• read/write failure: This indicates a dying hard drive and could happen if the read/write head crashes.

  • slow performance: This can indicate that a drive has already failed or that there are errors on the drive files. There may also be issues with virtual memory.

  • loud clicking noise: This can be caused by a mechanical failure within the drive itself.

  • failure to boot: This failure could be a hardware or software issue, depending on what stage the boot process gets to before it happens. Check for BIOS settings for removable devices such as USB drive. Cables and connectors can also cause the problem,

  • drive not recognized: Typically, this indicates a hardware issue with one of the drives. This could be a failed component, a data corruption issue, or an error in BIOS settings.

  • OS not found: This message indicates a software issue with loading the operating system.

  • RAID not found: This problem could be caused by issues with the RAID controller or the management software.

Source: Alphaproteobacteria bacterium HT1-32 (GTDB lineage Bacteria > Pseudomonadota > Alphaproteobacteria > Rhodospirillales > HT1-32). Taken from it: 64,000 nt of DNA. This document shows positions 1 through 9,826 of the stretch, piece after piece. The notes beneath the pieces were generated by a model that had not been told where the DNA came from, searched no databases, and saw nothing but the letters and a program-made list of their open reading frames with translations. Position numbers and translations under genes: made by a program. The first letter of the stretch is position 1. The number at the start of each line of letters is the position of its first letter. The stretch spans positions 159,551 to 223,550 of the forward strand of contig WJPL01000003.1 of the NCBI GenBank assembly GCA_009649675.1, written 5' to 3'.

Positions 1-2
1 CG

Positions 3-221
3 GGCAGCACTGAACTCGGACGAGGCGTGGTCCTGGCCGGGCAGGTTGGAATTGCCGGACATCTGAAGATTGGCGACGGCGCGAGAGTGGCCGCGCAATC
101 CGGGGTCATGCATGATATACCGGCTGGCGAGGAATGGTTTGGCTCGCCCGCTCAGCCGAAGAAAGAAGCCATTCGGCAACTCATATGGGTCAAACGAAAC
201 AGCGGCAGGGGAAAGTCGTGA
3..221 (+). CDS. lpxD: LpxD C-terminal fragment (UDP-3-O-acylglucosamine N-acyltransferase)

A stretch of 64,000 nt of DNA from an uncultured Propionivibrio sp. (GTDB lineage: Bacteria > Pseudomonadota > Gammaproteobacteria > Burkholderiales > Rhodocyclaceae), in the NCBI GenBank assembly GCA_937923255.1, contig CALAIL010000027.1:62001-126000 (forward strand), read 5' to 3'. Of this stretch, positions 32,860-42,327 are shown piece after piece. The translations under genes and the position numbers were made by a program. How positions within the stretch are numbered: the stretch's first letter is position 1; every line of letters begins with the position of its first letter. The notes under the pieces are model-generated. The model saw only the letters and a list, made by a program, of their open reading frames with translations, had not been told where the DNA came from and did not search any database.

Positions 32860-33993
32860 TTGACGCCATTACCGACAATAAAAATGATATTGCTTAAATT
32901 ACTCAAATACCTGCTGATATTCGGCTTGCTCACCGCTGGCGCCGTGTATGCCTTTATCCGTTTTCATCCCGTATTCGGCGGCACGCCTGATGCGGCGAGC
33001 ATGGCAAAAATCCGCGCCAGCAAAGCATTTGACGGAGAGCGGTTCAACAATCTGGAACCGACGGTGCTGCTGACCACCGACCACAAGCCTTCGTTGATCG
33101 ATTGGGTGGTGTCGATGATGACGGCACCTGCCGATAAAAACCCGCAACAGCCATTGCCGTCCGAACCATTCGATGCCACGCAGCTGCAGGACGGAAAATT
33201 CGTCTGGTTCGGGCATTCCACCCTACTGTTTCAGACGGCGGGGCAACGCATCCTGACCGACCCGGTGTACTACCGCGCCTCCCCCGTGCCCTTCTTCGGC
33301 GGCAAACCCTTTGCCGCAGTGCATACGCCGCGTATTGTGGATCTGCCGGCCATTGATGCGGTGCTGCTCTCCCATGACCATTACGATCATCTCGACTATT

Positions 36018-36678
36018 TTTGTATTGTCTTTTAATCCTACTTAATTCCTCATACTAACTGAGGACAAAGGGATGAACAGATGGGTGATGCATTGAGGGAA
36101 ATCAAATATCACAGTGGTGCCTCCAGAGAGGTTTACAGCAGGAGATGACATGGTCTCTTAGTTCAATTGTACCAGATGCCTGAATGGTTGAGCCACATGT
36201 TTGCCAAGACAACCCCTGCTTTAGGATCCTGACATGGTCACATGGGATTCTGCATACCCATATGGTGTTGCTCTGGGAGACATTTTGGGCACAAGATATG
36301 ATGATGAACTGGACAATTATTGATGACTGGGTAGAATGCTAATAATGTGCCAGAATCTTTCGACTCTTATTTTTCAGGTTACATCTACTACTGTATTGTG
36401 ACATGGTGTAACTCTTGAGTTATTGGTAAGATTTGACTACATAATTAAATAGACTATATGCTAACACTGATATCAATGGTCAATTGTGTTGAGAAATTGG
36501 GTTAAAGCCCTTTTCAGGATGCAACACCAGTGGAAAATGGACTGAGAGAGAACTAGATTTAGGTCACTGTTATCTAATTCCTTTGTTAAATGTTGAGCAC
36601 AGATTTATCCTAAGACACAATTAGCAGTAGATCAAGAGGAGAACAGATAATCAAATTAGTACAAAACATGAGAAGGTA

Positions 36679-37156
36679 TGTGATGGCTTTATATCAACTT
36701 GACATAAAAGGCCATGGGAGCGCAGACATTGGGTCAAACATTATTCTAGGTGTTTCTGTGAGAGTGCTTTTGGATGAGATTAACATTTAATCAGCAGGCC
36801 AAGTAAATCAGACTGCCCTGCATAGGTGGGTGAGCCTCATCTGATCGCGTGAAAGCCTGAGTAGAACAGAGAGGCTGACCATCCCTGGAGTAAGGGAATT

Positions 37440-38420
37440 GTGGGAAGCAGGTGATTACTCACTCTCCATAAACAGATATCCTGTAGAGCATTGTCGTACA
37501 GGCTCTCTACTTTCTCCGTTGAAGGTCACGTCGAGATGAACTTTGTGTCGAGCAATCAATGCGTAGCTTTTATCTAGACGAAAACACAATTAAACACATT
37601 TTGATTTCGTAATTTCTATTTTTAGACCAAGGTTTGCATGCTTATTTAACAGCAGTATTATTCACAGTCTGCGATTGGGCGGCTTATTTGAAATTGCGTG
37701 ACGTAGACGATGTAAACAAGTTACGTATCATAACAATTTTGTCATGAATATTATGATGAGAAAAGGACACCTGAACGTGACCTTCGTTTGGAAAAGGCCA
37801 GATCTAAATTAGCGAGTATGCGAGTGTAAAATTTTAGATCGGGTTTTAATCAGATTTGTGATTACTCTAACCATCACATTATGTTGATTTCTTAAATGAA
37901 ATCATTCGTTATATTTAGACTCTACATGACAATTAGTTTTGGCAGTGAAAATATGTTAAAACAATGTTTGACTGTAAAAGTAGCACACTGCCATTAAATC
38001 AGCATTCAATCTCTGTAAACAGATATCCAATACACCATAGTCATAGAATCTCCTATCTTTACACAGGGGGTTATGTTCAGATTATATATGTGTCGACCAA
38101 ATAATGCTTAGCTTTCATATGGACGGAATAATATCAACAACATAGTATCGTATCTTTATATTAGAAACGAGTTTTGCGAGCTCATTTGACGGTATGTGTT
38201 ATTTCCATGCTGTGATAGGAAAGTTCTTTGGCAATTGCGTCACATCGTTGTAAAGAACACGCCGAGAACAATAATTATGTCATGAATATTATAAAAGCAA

• RAID stops working: This can happen in any RAID array that does not mirror data. It is usually caused by one of the drives failing.

  • proprietary crash screens (BSOD/pin wheel): This is known as the “blue screen of death.” On Windows, this is a stop error, and on Apple, you will get a continuous pinwheel on the screen. This typically indicates a fatal failure, such as a CPU dying or a burned-out part.

  • S.M.A.R.T. errors: This stands for Self Monitoring Analysis and Reporting Technology, and it includes multiple error categories known as SMART statistics. These can proactively see issues before a drive fails completely.